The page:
And then upload it to Vine, or YouTube, or whatever you like, very quickly.
I don't actually hate the Queen, but the other suggestions at the time were to yell "I love Chelsea FC" and "I love Manchester United", and it's better to risk treason than be accused of supporting either of those teams.
Sadly one viewer's request that I ask how Johnny Depp is thinking of voting in the upcoming general election wasn't fulfilled.
Not all the suggestions were very helpful, even from esteemed colleagues.
Not everyone was a fan.
Including my own girlfriend.
There was even a sympathy vote from one onlooker.
HOWEVER. As cool as Periscope is, be warned that it doesn't work all the time.
If you switch apps – to feed your chronic, crippling Twitter addiction, for example – it tends to crash. I pressed the "save to camera roll" after each broadcast. O reader, I pressed it hard.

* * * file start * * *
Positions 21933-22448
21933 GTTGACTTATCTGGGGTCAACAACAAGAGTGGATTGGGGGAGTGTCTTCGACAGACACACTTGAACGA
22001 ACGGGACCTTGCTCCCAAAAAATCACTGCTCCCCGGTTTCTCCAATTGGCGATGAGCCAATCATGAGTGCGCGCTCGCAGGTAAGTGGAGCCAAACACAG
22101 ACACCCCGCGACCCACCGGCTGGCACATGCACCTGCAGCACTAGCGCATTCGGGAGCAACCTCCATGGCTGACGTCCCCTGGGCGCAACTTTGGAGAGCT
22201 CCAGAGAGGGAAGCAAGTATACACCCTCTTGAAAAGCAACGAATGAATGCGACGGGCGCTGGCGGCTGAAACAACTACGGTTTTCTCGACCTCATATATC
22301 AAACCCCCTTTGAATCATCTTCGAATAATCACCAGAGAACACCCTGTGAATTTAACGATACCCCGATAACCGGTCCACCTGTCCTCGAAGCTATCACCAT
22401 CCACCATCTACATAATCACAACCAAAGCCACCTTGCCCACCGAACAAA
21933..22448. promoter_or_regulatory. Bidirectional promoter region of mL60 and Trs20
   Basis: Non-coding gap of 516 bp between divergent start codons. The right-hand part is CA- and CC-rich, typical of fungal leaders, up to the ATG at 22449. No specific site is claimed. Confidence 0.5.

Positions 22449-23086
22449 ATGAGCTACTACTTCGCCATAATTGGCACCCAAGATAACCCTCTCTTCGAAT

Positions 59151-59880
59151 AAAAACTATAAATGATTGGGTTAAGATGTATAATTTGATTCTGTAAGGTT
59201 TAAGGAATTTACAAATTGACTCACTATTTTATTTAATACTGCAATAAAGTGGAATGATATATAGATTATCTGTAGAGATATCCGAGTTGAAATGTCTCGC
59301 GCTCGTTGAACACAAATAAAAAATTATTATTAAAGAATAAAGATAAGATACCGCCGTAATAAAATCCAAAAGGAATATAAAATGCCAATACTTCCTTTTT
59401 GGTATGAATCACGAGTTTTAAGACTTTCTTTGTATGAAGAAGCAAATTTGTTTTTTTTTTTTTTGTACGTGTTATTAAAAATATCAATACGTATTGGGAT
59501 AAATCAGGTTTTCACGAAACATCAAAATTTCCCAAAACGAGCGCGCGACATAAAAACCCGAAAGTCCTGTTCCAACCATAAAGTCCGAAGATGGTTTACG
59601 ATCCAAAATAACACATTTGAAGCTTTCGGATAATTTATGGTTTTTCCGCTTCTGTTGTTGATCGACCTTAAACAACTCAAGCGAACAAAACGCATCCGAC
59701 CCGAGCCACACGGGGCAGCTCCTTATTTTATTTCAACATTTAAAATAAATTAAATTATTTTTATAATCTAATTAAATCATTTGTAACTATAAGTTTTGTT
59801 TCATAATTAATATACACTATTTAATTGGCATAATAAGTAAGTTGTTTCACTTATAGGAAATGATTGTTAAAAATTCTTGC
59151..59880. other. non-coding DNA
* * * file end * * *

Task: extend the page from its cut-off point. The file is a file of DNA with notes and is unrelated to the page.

But some videos didn't save. So the encounter I had with a security guard after going into H&M and shouting "I'm comfortable with my sexuality" (another viewer request) is lost to history.
Someone suggested I go into Claire's Accessories and ask what kind of style they would recommend for me. I did this and the very helpful and bewildered shop assistant said: "What kind of thing are you after?" I couldn't go on with the charade and confessed: "I'm not here for hairclips, I came in because someone on the internet told me to. I'm very sorry."
On Bond Street, I was instructed to stop someone and ask to wear their hat. The man, out shopping with his girlfriend, handed over the hat without question. I explained I was only doing it because people on a live-streaming app had told me to. "You're a braver man than me," he said.
I also sang Bon Jovi's "Living on a Prayer" while standing in the middle of Oxford Circus, but you'll have to take my word for it.
I used my selfie stick as a horse.
I sang along – and danced – with a bagpipe player outside the National Portrait Gallery.
By now you're probably noticing a certain "Twitch Plays Pokémon" vibe to proceedings.